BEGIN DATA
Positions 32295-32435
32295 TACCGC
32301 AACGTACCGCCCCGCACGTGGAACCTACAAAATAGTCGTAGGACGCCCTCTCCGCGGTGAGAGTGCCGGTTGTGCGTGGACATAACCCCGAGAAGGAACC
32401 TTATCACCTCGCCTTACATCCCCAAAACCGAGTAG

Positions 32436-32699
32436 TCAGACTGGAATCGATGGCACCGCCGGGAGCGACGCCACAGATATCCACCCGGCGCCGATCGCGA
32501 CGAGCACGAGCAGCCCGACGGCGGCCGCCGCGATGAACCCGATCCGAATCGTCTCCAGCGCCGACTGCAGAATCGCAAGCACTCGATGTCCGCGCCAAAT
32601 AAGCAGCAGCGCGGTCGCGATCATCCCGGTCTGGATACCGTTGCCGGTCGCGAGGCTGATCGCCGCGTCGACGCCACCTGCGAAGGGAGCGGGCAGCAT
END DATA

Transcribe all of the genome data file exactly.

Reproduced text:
Positions 32295-32435
32295 TACCGC
32301 AACGTACCGCCCCGCACGTGGAACCTACAAAATAGTCGTAGGACGCCCTCTCCGCGGTGAGAGTGCCGGTTGTGCGTGGACATAACCCCGAGAAGGAACC
32401 TTATCACCTCGCCTTACATCCCCAAAACCGAGTAG

Positions 32436-32699
32436 TCAGACTGGAATCGATGGCACCGCCGGGAGCGACGCCACAGATATCCACCCGGCGCCGATCGCGA
32501 CGAGCACGAGCAGCCCGACGGCGGCCGCCGCGATGAACCCGATCCGAATCGTCTCCAGCGCCGACTGCAGAATCGCAAGCACTCGATGTCCGCGCCAAAT
32601 AAGCAGCAGCGCGGTCGCGATCATCCCGGTCTGGATACCGTTGCCGGTCGCGAGGCTGATCGCCGCGTCGACGCCACCTGCGAAGGGAGCGGGCAGCAT